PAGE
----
OK very helpful on the last post, now can I ask you Guys, what way do you price, all pizzas this side of the water are priced to allow for discounts, coupons and free delivery, this makes the list price pretty expensive to start with are you guys doing the same?

While it is undeniable that pizzas must be priced to pay for free delivery, higher prices so that they can be discounted, by coupons or other offers, would be percieved as a scam by anyone who noticed. (And pointed out by all competitors.)

PD it sounds a lot like auto sales here in the US. All domestic and most Asian based companies still price their vehicles with the anticipation of large rebates even after everyone walks in expecting to pay invoice or less. The Germans still play it straight. BMW, Benz, Audi, and VW all have much lower margins and they probably lose customers more than they like to admit…and not from a higher price for a much better vehicle…but for not raising prices so they can then cut them back with rebates. It is all a numbers game. Like you said it is commonly known that you will offer coupons or discounts on the high starting price. The big problem in the states is people want a big discount on an already cut-throat price. It is putting the indie out of business and allowing the big guys to keep the garbage rolling out their doors. Sad, but the truth. :frowning:

I’m a big fan of bundling.

Take your fairly priced pizza and pair it with a high margin side item (like breadsticks) and maybe drinks or deserts to create a “meal deal.” Set the overall price where you want the food cost to be: Customer perceives value and you get to keep your food cost in line while (hopefully) increasing your ticket average. Best done when everyone is only ordering pizza.

Multi-pizza deals serve a similar function. Offer one price for a pair or trio of pizzas that would be a bit lower than ordering them separately. Again, better value perception and a higher ticket average with the bump in food cost being offset by saving labor on marginal sales (delivering a $15 order takes the same amount of time/labor as delivering a $30 order).

When bundles are priced properly, you actually WANT to push these deals on your customers. It’s a win-win.

The thing you want to avoid is offering your large pizza for $15.00 and then flooding the market with $3.00-off coupons. That is what torpedoes your value perception - offer value on the high end, don’t discount on the low end.

And if no one in your market has been willing to bite the bullet and be the 1st to charge for delivery, then you clearly have to build the cost of delivery into your pricing. Just note that some jurisdictions will call shenanigans if you advertise free delivery while offer discounts for carry out orders.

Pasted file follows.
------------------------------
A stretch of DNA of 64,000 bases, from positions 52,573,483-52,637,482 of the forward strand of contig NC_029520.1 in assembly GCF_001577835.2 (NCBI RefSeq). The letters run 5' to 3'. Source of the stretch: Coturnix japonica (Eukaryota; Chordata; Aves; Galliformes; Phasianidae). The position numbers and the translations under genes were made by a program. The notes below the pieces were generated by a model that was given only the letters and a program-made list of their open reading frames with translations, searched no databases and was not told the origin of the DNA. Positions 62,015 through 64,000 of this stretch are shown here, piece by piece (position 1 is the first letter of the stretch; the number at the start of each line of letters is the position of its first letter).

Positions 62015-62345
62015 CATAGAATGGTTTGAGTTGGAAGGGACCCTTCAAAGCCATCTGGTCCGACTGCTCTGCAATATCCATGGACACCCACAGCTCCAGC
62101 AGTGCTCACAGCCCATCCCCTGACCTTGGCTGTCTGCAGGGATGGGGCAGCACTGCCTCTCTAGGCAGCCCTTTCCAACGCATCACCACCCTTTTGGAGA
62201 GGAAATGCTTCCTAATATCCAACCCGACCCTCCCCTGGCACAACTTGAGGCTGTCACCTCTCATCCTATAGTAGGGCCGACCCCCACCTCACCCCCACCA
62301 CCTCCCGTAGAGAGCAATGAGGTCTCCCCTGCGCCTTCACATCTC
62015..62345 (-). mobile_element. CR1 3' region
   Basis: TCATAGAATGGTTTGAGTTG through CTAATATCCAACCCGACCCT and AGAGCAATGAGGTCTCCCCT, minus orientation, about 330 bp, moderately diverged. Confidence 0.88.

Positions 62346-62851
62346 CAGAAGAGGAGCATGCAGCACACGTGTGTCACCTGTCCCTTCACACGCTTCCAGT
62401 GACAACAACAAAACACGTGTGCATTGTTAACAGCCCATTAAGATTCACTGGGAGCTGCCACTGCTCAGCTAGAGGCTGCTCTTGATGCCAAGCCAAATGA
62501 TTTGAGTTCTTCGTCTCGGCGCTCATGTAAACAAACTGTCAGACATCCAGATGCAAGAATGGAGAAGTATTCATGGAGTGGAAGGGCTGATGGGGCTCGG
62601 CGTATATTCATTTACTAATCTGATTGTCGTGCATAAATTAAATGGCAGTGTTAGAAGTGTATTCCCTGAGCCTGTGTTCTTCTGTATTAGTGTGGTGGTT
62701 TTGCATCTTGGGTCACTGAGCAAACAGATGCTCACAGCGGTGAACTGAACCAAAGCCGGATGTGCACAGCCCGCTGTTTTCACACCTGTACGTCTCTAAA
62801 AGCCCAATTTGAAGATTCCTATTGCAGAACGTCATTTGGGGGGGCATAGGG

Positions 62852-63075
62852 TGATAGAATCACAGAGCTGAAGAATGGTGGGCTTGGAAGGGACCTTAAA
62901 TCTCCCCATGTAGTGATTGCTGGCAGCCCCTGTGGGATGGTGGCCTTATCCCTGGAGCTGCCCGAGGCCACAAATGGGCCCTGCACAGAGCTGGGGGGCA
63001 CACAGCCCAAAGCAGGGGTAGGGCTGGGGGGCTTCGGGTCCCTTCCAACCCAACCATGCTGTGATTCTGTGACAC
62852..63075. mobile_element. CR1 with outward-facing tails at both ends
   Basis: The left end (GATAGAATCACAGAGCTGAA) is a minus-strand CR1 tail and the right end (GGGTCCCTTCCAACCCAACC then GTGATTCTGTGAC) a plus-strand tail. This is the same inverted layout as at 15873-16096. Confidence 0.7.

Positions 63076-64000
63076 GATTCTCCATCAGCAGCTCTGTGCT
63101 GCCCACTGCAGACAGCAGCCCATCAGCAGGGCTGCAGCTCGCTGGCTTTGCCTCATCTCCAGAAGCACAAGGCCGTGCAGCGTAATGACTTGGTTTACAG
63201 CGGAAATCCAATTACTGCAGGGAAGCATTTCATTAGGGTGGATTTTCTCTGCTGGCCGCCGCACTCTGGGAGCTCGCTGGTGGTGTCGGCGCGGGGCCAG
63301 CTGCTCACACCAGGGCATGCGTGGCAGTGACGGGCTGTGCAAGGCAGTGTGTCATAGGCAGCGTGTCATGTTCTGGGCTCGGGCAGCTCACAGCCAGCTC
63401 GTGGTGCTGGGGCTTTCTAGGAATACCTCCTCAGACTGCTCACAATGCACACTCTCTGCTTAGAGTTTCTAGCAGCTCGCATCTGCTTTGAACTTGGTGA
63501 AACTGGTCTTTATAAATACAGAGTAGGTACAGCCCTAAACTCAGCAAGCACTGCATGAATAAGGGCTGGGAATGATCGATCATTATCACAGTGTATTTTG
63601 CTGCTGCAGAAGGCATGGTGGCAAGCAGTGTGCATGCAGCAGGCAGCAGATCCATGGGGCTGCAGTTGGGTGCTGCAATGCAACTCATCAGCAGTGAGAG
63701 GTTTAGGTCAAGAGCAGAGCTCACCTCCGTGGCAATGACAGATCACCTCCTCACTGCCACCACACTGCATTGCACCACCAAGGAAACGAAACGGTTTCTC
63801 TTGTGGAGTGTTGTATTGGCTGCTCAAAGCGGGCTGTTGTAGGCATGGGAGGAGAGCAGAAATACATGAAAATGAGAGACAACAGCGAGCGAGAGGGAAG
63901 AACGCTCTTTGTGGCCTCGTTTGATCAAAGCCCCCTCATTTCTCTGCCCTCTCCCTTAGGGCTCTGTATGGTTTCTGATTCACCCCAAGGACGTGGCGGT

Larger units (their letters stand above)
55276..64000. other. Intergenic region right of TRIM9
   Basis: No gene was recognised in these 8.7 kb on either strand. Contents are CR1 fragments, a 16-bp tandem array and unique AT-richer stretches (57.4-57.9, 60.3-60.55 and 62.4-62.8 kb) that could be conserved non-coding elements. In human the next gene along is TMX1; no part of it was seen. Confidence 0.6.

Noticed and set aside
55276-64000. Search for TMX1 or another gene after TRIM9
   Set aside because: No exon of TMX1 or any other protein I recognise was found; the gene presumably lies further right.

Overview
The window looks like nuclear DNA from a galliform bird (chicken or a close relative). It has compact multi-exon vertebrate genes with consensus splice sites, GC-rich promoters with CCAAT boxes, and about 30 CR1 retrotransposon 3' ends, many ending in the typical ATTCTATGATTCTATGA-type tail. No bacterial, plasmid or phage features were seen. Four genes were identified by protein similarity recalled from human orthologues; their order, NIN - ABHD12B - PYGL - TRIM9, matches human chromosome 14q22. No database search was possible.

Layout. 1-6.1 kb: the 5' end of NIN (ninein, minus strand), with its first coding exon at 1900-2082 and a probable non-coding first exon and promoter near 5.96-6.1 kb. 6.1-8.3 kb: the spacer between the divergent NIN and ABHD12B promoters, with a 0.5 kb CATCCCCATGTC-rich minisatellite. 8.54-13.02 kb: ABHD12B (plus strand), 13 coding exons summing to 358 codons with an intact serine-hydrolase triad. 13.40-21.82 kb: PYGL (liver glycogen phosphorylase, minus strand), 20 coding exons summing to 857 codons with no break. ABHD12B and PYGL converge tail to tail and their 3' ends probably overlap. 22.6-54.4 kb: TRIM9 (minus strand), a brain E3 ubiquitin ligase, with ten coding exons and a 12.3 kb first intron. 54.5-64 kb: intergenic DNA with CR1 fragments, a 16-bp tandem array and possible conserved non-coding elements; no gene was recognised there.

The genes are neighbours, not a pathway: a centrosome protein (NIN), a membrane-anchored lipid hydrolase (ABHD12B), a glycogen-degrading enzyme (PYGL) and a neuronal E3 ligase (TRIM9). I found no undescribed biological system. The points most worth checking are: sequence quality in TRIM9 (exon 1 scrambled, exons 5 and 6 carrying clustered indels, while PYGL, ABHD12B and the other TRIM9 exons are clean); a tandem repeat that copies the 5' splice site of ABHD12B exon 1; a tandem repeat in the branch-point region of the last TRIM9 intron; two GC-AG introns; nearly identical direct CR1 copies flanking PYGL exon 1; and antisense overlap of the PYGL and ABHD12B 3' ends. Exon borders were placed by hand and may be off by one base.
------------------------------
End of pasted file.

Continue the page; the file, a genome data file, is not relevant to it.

Customers expect deals on pizza around here. Coupons are the name of the game… so yes that is built into our pricing assumptions. This is especially true with the tourist market. We have a very limited ability to market product differentiation to people who don’t live here and are sitting in a condo or hotel room deciding where to order pizza.

We have one set of offers that are pretty widely published. These are always available and placed where tourists can find them. We do other offers that are more agressive targeted at getting new customers (locals) and a off season times to drive sales.

We do have a delivery charge but it covers about half the cost of delivery. Therefor the other half is built into the pricing model for a typical order. This allows us to discount multi pie orders since that cost is covered in the first $25-$30 of the order.

We have a business we inherited where everything was on some sort of deal and discounts too deep.
Our deals have halved in number and are being reduced again on the new menu due out in 2 weeks. We have 2 or 3 large size deals or 2 family size priced as Brad outlined - marginally cheaper than buying them separately. We find we sell more multi orders than singles, plus they need to buy 2 pizzas to reach our minimum order for delivery.
We do coupons again based on reaching a certain dollar value that means they have to buy multi orders to qualify. The coupons are 3 different ones for a month each and normally involve getting a free drink (our cost $1, retail $4), Upgrade from large size to family size but exempt from deals so we are only shedding another $1 vs the deal price but the customer perception is that they are getting a great deal. The other is buying 3 large or family size and getting a basic small (10") for free - cost of goods for the free $2.